Yes, it got burned in its Kamikaze Capitalism phase of the late 1980s and early 1990s, as we’ve noted before, when it became infected with the ‘Irish disease’- an infatuation with property. It got over that. Today, Japan is the high end of the high end, the most sophisticated economy in the world.

It has passed the low-tech baton over to China and now China is where Japan was 40 years ago. How long will it take China to grow out of the cheap goods phase? How long will it be before China moves up the value chain?

The answer to the first question is simple: it will not take China long and, because of its scale, China will be two or three world-beating economies at the same time. It will be a low cost producer of tat and a high-tech producer of state-of-the-art exports. Things are unlikely to move at a single pace, but rather at different speeds.

However, one thing is clear, the 21st century is likely to be China’s century. The country is on course to overtake the US by 2030 as the world’s largest economy and there doesn’t appear to be anything that can stop this process. It’s an economic juggernaut similar in scale to the US in the early 20th century.

Strolling on the Bund in Shanghai gives you a glimpse of the new China. This place was at the heart of pre-communist mercantile China when Shanghai was the centre of east Asian trade.

It was here that Mao, always aware of the nationalist symbolism of the great foreign banking building that overlooked the Huangpu River, encouraged his cultural revolutionary students to beat up members of the bourgeoisie, parading them through the street like medieval criminals.

Today, a little over 40 years later, looking out over the river to the monuments of glass and light across on the other bank, you cannot but be moved by the singular ambition of these people. The Cultural Revolution and any vestiges of communism have been erased and replaced with the most vibrant strain of capitalism on this earth.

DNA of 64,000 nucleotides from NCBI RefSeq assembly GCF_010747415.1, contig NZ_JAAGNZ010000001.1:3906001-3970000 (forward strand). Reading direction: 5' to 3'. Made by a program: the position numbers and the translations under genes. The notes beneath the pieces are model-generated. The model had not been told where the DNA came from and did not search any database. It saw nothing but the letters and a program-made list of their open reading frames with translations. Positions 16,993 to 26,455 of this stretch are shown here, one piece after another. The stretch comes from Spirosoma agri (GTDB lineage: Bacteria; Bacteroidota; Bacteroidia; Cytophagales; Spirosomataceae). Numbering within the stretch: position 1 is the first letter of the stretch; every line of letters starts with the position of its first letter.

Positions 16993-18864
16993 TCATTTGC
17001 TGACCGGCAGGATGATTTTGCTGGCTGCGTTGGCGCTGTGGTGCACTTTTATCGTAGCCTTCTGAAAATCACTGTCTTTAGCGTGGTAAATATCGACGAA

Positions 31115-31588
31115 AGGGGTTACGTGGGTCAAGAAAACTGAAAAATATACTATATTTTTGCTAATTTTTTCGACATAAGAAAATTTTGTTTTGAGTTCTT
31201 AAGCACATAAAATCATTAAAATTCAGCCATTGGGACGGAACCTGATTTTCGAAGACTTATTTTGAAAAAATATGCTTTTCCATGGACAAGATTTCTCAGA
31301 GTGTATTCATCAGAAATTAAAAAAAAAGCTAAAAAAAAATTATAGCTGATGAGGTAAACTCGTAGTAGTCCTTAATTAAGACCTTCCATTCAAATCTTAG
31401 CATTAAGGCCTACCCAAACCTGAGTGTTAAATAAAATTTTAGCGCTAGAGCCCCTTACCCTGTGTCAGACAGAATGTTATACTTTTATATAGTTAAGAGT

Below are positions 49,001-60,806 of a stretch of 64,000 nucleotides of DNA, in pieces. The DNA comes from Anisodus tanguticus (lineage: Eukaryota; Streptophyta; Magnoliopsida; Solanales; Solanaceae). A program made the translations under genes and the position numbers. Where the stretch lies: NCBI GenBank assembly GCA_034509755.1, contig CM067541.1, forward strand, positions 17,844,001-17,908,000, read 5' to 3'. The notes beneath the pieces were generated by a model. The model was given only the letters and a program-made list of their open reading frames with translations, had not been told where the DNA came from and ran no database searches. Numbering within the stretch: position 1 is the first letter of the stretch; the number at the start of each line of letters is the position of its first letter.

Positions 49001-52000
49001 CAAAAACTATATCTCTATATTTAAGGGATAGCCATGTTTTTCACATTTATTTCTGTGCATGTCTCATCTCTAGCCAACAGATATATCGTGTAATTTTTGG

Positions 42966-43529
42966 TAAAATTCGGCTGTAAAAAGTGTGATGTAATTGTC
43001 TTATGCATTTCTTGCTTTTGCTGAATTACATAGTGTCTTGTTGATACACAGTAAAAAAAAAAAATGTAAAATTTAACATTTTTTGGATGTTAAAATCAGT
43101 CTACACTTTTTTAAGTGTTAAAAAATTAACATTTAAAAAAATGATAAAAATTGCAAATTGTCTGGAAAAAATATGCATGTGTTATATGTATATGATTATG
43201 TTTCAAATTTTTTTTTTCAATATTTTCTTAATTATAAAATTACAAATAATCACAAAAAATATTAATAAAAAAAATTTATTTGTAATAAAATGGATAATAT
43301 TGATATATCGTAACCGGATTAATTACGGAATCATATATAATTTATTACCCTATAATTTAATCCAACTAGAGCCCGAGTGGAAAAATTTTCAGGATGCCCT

Twenty years ago, on the far side of the Huangpu River were paddy fields. Today, it is a glittering megalopolis with a skyline that dwarfs Manhattan. Until three years ago, Times Square was the most photographed streetscape in the world. Not any more – now it’s the Bund Shanghai, testament to the emerging middle class in China, as millions of Chinese tourists visit the city.

It should be no surprise to anyone that this year’s Irish Entrepreneur of the Year – Liam Casey – runs his company, PCH, from southern China, where it outsources components for household ‘American’ names such as Apple, Dell and Logitech.

Like the Japanese makers of my fathers nail clippers it’s only a matter of time before the Chinese begin creating their own Apples and Microsofts. As Casey said in a recent interview: ‘‘It’s not that China’s cheap – it’s fast.”

Bush might heed these words. In today’s globalised economy, the quickest exposes the sluggish and wins. For America, the message being sent by China is that if you have a weakness, they will exploit it. And that’s not just in the Olympics.